Maslanka Weekly: Best of the Web – No. 64, More Recent Maslanka CD Releases

Photo by Zachary C. Person

Maslanka Weekly highlights excellent performances of David Maslanka’s music from around the web.

Audio recordings of David Maslanka’s music are always high in demand. With more professional, semi-professional, and collegiate musicians playing David’s music, there is hardly a major composition that does not have one or more studio recordings. This week, we feature three new recordings of favorite works: Mass, Remember Me, and Symphony No. 4.


From David’s Program Note:

I have come to understand that transformation is the main theme of my life. Over the course of many years and a long inner journey, I have gravitated toward the Latin Mass as the significant statement of transformation. If I have gravitated toward the Mass, I must also acknowledge the action of God in all the years of my life, especially in the years of turmoil and uncertainty, moving me toward this point of opening and understanding. If transformation is the issue, then transformation toward what? The center of the Mass is the Credo, and the center of the Credo is the Crucifixus. For me the Crucifixus symbolizes the opening of the ego, and the Resurrexit the birth of the inner child. The whole of the Mass supports and makes plain this inner transformation and its result: the heart of love, the voice of praise, the assurance that the universe is ultimately personal and that no one is lost. In mysterious statements and in a “dead” language, the Mass texts speak to the opening of the heart and its connection to God.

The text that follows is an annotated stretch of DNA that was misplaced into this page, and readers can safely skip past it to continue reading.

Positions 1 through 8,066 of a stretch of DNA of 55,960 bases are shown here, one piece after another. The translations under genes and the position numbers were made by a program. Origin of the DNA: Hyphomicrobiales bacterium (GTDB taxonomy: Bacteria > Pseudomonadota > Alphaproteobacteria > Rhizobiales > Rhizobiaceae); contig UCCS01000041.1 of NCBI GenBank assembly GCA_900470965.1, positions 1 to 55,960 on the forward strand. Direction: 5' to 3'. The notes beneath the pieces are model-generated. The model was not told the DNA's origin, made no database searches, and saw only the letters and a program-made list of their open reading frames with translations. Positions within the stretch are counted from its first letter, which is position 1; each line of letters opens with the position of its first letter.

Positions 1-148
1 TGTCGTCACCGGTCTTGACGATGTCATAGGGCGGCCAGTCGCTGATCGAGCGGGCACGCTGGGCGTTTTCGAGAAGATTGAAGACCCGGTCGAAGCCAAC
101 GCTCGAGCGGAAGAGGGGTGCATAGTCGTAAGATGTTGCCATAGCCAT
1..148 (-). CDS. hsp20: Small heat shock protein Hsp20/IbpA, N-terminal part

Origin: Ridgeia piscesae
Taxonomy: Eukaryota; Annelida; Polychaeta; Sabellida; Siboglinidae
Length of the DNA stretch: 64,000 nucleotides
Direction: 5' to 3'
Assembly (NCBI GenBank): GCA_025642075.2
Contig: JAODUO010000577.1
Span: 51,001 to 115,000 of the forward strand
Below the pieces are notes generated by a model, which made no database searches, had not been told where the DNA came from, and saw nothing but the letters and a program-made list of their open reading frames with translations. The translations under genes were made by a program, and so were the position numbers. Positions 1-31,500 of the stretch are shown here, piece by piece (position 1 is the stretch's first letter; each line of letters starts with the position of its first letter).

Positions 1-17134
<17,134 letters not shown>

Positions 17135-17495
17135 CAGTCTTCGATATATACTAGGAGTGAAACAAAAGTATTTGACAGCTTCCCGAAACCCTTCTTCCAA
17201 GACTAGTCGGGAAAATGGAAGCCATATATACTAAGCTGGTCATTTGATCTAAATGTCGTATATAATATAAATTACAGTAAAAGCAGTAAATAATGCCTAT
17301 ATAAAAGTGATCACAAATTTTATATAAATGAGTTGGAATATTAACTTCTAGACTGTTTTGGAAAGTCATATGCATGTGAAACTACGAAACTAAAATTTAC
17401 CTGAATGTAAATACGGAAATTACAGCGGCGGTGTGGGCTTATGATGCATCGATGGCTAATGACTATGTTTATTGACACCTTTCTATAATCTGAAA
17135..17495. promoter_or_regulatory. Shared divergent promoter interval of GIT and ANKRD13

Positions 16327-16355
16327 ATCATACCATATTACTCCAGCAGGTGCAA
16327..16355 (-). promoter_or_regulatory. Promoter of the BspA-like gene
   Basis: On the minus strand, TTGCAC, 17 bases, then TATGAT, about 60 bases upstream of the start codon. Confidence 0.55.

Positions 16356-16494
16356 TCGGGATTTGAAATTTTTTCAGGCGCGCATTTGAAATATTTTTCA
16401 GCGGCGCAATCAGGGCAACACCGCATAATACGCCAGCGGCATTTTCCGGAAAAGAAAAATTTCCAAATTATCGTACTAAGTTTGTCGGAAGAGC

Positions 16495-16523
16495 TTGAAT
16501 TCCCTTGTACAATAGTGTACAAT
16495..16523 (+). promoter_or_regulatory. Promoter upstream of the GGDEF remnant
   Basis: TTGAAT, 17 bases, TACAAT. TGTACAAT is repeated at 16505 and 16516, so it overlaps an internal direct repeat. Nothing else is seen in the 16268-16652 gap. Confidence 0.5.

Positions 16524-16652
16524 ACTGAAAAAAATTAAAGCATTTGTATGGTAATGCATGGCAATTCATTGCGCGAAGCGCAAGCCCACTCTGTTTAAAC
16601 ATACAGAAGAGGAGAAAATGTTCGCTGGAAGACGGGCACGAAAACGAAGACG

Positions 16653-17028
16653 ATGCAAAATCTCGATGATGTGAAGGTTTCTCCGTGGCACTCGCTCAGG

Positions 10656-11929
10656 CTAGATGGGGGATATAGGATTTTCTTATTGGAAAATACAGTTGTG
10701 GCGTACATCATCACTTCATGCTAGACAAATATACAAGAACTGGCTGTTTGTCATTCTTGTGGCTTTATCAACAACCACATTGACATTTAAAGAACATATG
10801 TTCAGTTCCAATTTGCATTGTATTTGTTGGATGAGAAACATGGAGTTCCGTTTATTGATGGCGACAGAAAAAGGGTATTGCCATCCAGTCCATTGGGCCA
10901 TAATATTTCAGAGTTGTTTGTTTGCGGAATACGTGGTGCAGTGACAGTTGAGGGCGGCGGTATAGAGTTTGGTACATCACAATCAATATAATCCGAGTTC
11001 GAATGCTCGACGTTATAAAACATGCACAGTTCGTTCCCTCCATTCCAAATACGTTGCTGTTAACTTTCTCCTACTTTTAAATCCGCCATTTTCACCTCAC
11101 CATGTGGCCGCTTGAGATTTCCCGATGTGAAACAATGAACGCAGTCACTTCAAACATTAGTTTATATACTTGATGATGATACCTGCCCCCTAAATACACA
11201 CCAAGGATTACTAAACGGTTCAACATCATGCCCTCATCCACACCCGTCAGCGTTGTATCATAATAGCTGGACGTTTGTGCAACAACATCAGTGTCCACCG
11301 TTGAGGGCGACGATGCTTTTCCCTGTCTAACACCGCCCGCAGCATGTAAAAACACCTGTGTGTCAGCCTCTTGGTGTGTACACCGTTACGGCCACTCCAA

Almost from the start of my thinking about the Mass, I was moved to include the “female creative,” or the “Holy Mother,” an image which has arisen in many forms in my meditative life. I asked my friend Richard Beale to consider the problem. His marvelous and almost instantaneous response was Hymn to Sophia, Holy Wisdom, a set of seven poems on the “Holy Mother” theme, which I have used as preludes to the Latin texts. I must say that the awareness of the “Holy Mother” has become over a number of years the significant catalyst for my creative work, and I acknowledge this presence in my life with a sense of wonder and gratitude.